For many of us, our homes are our most valuable asset. One thing we all hope for once on the property ladder is a rise in our property’s value. A new list unveils the top places in the UK to buy a home based on rising property values.
Which areas have seen the biggest property value increase?
The North East topped the list for the biggest increase in property value with a rise of 186 per cent over the past decade. The South East was second with an 82 per cent increase, followed by the West Midlands with 61 per cent. This comes after it was revealed that property prices could soar by as much as 13 per cent over the next five years.
Experts have also used information from HM Land Registry to predict what property prices could look like in key areas in ten years’ time based on current growth rates.
Coventry has seen average house prices rise from £150,809 in 2010 to £292,081 this year, which is an increase of more than 93 per cent. Based on this growth, a property in the city could be worth around £565,869 by 2031.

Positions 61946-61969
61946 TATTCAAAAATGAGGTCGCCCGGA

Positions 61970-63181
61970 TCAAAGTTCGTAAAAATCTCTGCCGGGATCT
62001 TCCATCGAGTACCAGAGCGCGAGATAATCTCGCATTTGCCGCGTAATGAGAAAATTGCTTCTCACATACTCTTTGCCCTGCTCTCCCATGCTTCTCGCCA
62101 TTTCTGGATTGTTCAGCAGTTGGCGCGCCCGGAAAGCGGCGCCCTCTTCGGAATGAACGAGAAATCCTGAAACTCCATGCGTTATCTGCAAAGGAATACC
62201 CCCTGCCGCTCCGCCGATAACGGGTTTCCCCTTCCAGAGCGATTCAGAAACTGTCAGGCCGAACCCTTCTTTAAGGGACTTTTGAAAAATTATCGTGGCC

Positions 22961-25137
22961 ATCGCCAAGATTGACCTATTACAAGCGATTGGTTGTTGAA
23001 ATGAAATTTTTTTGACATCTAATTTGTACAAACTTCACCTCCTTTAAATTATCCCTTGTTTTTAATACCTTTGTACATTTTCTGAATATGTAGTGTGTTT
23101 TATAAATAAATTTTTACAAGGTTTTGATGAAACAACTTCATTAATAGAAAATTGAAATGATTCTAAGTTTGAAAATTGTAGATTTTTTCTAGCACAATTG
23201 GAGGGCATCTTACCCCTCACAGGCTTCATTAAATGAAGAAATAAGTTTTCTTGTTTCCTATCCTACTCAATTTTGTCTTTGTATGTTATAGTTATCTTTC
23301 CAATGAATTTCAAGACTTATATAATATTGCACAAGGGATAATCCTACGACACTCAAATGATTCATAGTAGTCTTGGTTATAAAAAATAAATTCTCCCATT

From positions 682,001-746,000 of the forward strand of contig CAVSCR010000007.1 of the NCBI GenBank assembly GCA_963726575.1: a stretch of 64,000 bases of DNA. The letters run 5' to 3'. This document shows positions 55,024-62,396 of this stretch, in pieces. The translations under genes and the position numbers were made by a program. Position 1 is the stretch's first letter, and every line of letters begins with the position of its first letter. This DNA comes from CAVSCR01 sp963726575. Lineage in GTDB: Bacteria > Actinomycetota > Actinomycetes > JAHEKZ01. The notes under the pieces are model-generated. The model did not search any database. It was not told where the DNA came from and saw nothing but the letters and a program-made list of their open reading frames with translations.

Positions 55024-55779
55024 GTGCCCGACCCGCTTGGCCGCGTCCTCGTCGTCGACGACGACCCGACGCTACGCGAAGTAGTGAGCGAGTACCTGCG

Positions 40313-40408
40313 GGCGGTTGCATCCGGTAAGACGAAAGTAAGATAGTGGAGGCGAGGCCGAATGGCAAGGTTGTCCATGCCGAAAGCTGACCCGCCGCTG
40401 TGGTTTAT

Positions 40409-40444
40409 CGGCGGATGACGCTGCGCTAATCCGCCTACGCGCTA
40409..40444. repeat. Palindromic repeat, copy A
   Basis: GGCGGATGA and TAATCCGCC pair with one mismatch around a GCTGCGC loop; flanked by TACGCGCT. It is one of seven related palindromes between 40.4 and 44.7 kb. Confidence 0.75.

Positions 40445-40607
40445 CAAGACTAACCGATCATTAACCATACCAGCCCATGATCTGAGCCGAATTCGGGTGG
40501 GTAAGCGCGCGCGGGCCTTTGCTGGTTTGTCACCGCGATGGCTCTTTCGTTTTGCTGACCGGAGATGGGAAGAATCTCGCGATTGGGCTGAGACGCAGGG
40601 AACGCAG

In Birmingham, the average property value has risen to £267,442 this year, up from £149,928 in 2010. This could hit £477,000 by 2031. Gloucester’s average property value currently stands at £377,053, up from £211,711 in 2010, and could reach £670,000 by 2031.
Property value in Manchester has increased by 112.1 per cent over the past decade. The average property value is currently £296,536, up from £139,783, and could rise to around £629,000 by 2031 if growth continues at its current rate.
Establishing the value of a property is as simple as contacting an estate agent or requesting a survey. If you are looking to arrange a home buyers survey Manchester, companies such as Sam Conveyancing will be happy to help.
What does all this mean for buyers and sellers?
Areas in which property prices have risen dramatically are likely to become highly sought-after, which means a home purchase should be a solid investment in the future. While this is great news for homebuyers seeking an investment, it means first-time buyers could be priced out of the market. It also means that shared ownership and Help to Buy schemes may be used more in popular areas.